Home Contact Us Maps Links The Constitution Marikana
| More



Date: Thursday, 24 February 2011

An analysis conducted by the South African Human Rights Commission (Commission) and the Studies in Poverty and Inequality Institute on the national Budget released yesterday, revealed that there is congruence between the intentions of the State of the Nation Address and the overall budget allocations.

Fundamental to the state’s realisation of its transformative mandate is its constitutional obligation to progressively realise economic and social rights. This obligation starts with access for the most vulnerable and then proceeds to full and universal realisation.

According to the Chief Executive Officer of the Commission, Mr Kayum Ahmed, “This budget provides for real increases for most of the critical socio-economic rights but we as a nation still have to grapple with undoing the structural nature of inequality in South Africa. The Commission believes that this budget suggests that this administration is committed in the long run to the realisation of its constitutional mandate. However, the Commission’s 7th Economic and Social Rights Report has shown that the realisation of rights has much to do with the capacity and comprehension of organs of state of their constitutional mandate as it has to do with budgetary allocations. As such, the Commission remains cautious about the budget.”

Isobel Frye, director of SPII, a not for profit research and policy analysis institute said: “We agree with the position of the Commission in general.  The budget sets out how the state seeks to provide a social wage on which to build a developmental state. Our concern, however, lies in the modalities for people to enter into productive economic activities. The state has been consistent in its refusal to introduce social assistance to support the roughly 5 million unemployed, and the economy appears to be equally consistent in its inability to support their efforts to become economically active. Working out ways to undo the drivers of economic exclusion is required before the economic liberation, referred to by Minister in his speech, can be won.”

Over the next two weeks, the Commission and SPII will continue to monitor and provide an analysis of the various departmental budget votes.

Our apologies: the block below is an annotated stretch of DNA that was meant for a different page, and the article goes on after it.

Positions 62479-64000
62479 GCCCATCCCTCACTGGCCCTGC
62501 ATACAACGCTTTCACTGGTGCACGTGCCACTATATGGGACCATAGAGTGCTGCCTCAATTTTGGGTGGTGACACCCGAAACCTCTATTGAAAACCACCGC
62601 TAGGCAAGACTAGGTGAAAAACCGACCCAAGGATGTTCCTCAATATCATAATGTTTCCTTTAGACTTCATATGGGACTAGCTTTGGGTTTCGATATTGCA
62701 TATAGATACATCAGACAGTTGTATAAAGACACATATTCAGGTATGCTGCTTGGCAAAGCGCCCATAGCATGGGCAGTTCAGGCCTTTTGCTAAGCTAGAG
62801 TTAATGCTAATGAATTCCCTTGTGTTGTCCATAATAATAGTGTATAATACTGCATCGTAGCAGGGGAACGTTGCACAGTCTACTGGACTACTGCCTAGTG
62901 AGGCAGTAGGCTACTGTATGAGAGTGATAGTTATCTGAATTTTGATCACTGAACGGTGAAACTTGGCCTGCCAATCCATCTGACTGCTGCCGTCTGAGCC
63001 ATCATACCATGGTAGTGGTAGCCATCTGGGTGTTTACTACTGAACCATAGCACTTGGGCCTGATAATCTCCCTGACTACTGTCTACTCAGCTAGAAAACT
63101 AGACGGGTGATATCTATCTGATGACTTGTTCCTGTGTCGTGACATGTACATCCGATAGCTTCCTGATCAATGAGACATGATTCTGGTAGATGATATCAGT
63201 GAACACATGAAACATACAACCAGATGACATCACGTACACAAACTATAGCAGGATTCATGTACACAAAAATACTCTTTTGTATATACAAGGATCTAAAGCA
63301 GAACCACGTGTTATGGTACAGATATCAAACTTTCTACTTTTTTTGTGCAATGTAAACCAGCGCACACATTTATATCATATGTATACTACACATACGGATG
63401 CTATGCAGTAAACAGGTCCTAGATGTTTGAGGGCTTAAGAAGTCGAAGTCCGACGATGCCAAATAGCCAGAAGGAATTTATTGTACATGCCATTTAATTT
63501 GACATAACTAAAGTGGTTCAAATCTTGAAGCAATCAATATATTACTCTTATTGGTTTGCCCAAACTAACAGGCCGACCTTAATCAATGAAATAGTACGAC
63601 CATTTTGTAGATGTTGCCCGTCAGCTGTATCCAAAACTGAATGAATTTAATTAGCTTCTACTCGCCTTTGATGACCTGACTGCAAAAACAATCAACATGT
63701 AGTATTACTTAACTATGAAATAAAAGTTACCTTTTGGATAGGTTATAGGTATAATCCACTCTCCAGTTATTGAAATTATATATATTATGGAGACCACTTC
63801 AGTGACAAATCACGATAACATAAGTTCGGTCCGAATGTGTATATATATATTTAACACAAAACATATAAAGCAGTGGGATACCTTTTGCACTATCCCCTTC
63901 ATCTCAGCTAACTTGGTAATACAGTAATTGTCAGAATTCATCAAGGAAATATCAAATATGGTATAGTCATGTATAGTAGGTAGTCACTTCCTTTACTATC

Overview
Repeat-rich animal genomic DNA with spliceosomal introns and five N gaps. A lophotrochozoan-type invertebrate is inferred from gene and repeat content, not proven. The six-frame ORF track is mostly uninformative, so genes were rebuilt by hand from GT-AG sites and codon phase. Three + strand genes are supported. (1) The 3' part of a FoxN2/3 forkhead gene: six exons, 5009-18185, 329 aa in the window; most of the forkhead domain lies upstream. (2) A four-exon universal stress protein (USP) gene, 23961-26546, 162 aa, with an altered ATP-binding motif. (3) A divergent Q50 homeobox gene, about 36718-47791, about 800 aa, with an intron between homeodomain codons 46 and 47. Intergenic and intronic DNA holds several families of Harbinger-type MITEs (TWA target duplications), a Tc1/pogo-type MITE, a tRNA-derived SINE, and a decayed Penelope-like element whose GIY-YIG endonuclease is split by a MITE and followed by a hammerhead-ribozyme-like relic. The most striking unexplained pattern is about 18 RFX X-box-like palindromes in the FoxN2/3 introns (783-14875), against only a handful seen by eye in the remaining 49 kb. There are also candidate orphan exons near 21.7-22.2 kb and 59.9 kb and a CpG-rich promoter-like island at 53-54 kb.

The Commission and SPII will make the analysis available to the media and it will also be placed on the Commission's website.


For further information, please contact:

Vincent Moaga, South African Human Rights Commission, 073 562 9866.

Isobel Frye or Stephanie Brockerhoff, Studies in Poverty and Inequality Institute, 011 8330161.

For comments email info@sahrc.org.za [Back]

- See more at: http://www.justice.gov.za/legislation/constitution/index.html#sthash.vQme5ODl.dpuf

The South African Constitution

The Commission is available on social media

SAHRC TWITTER.jpg One.jpg @SAHRCommission

Facebook-Icon.jpg SA Human Rights Commission

YOU1.png SAHRC 1

To lodge a human rights violation complaint, click here.

or Call 011 877 3600
e-mail: complaints@sahrc.org.za

Provincial contact details are available here


PAIA section 14 Manual.jpg


SAHRC launches investigation into allegations of racism at University of the Free State
SAHRC finalizing report on complaints against King Goodwill Zwelithini
SAHRC response to ANC petition on racism
International Disability Day – SAHRC calls for employers to do more
SAHRC welcomes Supreme Court judgment on the delivery of textbooks in Limpopo


Pfanelo January Edition

Upcoming Events

  • 20 year Anniversary Celebration


Report any fraudulent and/or unethical behavior taking place in the Commission anonymously to the SAHRC Tip-offs Line.

FreeCall: 0800 222 365
Email: sahrc@tip-offs.com
FreeFax: 0800 00 77 88
FreePost: KZN 138, Umhlanga Rocks 4320
Website: www.tip-offs.com

Independently managed by the Office of the Public Service Commission.


SAHRC Programmes

Since its establishment, the SAHRC has dedicated itself to:
•  Raising awareness;
•  Monitoring and assessment;
•  Education and training
•  Addressing human rights violations

How can the SAHRC help?

The SAHRC promotes, protects and monitors human rights in South Africa. It also has a specific responsibility to promote and monitor the implemen-
tation of PAIA.


08 March – International Women’s Day
21 March - Human Rights Day
27 April – Freedom day
1 May - Workers day
03 May – World Press Freedom Day

[See more]